Rotozip: Still available?

I have seen Rotozip Rebel on E-Bay... They have a few of them, to be sold for 25 quid +PnP.
Item number: 2369468093
Can I have an honest opinion, is it worth it?
what is the state of accessory availability in the UK at the moment? (I'm overseas, that's why I can't go and look myself - sorry!) I had in mind the disc attachment (like an angle grinder)...
TIA 4 any help
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On 30 Dec 2003 03:27:23 -0800, snipped-for-privacy@hotmail.com (Abdullah Eyles) wrote:

25 quid's not a bad price if it's the full kit with all the attachments, and from here I know you can still get the bits though I'm not sure if the zip bits for B&Qs own 'rotary cutter' will fit.
Best use of mine so far was cutting ceramic tiles, though the noise it makes sets yer teeth on end and scares all domestic animals away :)
I've used it for cutting floorboards where I couldn't get a jigsaw or any other sort of saw in, though it takes *ages*, still makes a noise from hell and it's a right bugger to keep it in a straight line since it naturally wants to hop off in the opposite direction to rotation.
The angle attachment I've used once and it's bloody scary! The instructions say 'test in a controlled environment such as a barrel or oil drum' - yeah *right*. You've got a thing spinning at 20,000+ RPM inches from your face and all I was using it for was sanding the doorframe of our shed so the door would actually fit. Frightening.
Angle grinder, dunno, but I guess rules for all angle grinders apply. At least that one has a guard on it, whereas the sanding attachments don't.
just my 2p :) -- cheers,
witchy/binarydinosaurs
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On 30 Dec 2003 03:27:23 -0800, snipped-for-privacy@hotmail.com (Abdullah Eyles) wrote:

I bought mine on ebay for 25 fairly recently just like that one. Mine came with a circle cutting attachment (haven't used it yet) as well, but otherwise same box.
I find it useful for some things, but perhaps not as useful as I had originally hoped. It isn't an ideal freehand tool if you are cutting something solid (like wood), but something like plasterboard is a piece of cake - but then a hand saw would do the same thing.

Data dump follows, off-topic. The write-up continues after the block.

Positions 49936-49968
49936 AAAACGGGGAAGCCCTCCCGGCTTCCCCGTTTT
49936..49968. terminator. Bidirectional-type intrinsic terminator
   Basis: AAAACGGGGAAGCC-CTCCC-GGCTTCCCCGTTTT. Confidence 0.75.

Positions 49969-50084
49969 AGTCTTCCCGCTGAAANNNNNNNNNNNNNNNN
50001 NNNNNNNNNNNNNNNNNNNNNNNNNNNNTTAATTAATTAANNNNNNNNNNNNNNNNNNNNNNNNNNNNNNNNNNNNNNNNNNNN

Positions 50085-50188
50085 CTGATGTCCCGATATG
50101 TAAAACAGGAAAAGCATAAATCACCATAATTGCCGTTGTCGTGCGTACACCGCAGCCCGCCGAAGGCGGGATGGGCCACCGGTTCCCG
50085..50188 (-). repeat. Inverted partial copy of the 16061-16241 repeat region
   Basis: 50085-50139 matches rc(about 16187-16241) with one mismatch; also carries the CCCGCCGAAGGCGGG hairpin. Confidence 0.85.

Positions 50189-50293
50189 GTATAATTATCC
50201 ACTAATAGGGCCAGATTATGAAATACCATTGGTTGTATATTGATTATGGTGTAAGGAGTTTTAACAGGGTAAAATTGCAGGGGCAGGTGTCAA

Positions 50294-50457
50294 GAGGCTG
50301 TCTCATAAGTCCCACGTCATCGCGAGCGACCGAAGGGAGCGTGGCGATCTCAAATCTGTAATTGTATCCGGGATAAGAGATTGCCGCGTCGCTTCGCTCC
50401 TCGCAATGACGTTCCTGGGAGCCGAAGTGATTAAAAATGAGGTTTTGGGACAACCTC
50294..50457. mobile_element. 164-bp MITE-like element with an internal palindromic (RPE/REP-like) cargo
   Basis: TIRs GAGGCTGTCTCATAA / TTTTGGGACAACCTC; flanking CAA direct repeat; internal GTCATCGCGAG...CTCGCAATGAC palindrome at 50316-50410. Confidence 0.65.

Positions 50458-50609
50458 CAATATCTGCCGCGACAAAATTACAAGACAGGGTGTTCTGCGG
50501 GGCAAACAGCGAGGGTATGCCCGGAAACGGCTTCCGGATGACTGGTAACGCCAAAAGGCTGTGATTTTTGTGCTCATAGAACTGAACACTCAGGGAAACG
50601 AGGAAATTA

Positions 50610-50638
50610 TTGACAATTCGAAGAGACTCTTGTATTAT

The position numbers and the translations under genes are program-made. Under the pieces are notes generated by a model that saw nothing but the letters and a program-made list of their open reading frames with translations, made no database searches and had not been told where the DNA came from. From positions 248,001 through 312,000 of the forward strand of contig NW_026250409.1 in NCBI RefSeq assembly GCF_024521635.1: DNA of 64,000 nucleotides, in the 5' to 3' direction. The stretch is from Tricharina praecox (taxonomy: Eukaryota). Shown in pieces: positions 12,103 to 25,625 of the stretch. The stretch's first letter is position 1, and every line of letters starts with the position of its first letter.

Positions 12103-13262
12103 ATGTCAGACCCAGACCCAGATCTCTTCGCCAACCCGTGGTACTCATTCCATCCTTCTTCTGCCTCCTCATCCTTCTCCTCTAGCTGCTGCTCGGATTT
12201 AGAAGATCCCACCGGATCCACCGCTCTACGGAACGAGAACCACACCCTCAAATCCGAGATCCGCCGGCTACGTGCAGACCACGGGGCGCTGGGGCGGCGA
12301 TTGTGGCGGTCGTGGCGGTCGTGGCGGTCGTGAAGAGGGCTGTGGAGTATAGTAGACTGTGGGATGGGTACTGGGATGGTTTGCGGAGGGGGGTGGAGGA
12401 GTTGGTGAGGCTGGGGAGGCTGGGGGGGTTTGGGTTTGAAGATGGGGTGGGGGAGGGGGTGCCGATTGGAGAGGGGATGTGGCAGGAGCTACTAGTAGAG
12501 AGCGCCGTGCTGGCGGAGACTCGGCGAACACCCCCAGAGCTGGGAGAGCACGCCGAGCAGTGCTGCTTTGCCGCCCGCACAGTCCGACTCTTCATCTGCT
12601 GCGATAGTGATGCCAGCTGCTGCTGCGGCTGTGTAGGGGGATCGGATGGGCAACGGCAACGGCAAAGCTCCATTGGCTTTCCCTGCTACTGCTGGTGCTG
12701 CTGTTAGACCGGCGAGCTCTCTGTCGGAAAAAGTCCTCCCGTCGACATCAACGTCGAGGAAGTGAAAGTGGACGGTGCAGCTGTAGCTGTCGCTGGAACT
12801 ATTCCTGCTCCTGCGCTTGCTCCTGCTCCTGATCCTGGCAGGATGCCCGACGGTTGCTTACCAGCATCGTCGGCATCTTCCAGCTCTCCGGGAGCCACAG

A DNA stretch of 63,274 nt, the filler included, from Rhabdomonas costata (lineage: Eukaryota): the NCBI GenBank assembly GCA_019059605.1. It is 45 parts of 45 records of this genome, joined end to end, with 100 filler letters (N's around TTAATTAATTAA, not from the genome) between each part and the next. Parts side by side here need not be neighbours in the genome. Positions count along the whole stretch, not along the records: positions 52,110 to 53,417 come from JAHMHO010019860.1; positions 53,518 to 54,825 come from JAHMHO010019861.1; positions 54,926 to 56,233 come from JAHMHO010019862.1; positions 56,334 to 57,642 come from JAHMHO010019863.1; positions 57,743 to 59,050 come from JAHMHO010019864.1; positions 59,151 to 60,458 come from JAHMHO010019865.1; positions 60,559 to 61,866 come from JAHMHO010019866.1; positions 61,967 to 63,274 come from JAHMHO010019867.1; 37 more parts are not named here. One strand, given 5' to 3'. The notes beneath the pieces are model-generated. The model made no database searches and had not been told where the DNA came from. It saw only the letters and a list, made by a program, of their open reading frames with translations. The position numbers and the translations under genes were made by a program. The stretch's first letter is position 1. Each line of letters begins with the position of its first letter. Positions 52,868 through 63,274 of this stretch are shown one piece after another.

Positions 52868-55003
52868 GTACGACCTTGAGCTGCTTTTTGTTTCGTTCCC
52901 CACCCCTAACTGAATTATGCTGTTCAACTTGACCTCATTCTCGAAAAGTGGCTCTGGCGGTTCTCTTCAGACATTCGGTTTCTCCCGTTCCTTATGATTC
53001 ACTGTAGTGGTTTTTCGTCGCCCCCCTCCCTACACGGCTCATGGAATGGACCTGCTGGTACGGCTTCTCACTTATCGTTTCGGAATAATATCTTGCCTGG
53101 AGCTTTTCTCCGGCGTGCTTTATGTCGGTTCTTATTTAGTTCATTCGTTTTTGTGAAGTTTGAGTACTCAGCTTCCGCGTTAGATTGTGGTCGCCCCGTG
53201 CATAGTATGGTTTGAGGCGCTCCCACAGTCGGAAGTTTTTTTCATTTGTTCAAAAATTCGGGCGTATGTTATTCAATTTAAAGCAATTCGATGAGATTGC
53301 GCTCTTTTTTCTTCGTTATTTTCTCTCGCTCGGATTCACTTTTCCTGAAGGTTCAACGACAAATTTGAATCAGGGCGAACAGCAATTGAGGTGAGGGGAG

The main reason I bought it was that I wanted something bigger than a dremel but smaller than a router. It fills that niche quite well, and for 25 there's no harm done.
Warning: A tool like a rotozip could easily be lethal - it's intended to be used freehand but that cutter whizzing round could do nasty things to you if you aren't careful.
PoP
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(Abdullah Eyles)

I thought it would be good for drylining board (Fermacell) but it is very hard to follow a straight line, I am beginning to think it is something that will be stored away to gather dust.
Rick
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On Tue, 30 Dec 2003 20:26:18 +0000 (UTC), "Rick Hughes"

I used mine to cut a neat channel out of plasterboard a couple of weeks ago. What I did was take a length of 6in melamine chipboard which I have lying around the workshop for those odd jobs that require a straight edge, drilled a couple of holes thru it, then screwed the melamine to the wall via a couple of hastily drilled and rawlpluged holes.
I was then able to run the rotozips fence along the edge of the melamine, using it as a router running against a guide.
Worked a treat - and really didn't take any time to set up.
The couple of holes I left in the wall don't matter - they are out of sight behind a bath. But they could have been easily filled if need be.
I've tried rotozipping freehand, but it doesn't work too well as it has a tendency to wander.
PoP
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On 30 Dec 2003 03:27:23 -0800, snipped-for-privacy@hotmail.com (Abdullah Eyles) wrote:

I bought one off ebay for 25 good value but i only use it for drywalling which its very capable of doing.
steve
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That's what they were designed for originally - a quick way of cutting out socket and switch holes etc in drywalls. -- cheers,
witchy/binarydinosaurs
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(Abdullah Eyles)

Depends on the drywall .... plasterboard - POK, but it struggles on Fermacell ..... and that is what I have used throughout my place.
Rick
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